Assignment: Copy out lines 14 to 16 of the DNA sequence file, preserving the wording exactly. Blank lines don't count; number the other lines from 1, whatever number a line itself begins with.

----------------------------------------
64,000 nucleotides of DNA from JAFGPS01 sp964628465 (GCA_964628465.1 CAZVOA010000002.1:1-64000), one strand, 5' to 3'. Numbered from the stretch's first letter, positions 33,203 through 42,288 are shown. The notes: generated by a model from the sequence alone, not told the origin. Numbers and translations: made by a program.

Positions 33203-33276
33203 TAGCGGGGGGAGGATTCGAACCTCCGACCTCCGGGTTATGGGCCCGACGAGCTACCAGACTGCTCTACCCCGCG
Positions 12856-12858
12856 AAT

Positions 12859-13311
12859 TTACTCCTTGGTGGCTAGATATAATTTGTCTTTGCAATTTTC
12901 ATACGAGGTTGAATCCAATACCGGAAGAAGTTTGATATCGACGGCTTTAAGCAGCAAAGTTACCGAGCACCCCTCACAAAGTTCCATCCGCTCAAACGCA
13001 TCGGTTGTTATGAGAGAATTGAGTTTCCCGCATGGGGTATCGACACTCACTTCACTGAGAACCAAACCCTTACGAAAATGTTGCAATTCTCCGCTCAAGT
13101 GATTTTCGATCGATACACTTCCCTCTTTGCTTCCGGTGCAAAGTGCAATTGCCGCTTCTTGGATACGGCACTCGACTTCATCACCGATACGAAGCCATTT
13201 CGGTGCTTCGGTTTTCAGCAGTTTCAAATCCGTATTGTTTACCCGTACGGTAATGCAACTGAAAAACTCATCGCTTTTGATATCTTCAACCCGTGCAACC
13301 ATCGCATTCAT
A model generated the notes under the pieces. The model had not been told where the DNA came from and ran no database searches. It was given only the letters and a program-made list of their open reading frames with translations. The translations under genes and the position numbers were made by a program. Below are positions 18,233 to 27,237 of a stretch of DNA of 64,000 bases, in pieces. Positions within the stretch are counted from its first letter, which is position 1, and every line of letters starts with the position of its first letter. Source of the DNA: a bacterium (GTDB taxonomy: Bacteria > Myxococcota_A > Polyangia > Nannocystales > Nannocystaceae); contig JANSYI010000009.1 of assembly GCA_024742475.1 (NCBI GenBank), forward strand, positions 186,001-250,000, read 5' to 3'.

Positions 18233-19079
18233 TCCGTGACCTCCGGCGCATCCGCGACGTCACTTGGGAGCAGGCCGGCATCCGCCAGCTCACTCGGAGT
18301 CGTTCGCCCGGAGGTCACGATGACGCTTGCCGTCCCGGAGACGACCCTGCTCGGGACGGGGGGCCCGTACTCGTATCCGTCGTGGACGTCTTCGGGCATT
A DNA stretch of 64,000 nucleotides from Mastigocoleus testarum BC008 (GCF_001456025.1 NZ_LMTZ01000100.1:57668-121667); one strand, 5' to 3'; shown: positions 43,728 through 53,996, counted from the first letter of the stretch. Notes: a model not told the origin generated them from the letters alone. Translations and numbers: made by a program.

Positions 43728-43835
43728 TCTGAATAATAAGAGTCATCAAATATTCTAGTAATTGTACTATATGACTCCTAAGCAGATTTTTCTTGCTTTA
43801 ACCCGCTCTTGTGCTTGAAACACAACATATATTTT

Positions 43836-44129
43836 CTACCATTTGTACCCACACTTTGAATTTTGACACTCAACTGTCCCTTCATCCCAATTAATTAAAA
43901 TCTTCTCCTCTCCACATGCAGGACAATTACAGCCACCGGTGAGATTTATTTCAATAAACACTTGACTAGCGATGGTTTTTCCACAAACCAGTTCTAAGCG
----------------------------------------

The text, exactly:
Positions 18233-19079
18233 TCCGTGACCTCCGGCGCATCCGCGACGTCACTTGGGAGCAGGCCGGCATCCGCCAGCTCACTCGGAGT
18301 CGTTCGCCCGGAGGTCACGATGACGCTTGCCGTCCCGGAGACGACCCTGCTCGGGACGGGGGGCCCGTACTCGTATCCGTCGTGGACGTCTTCGGGCATT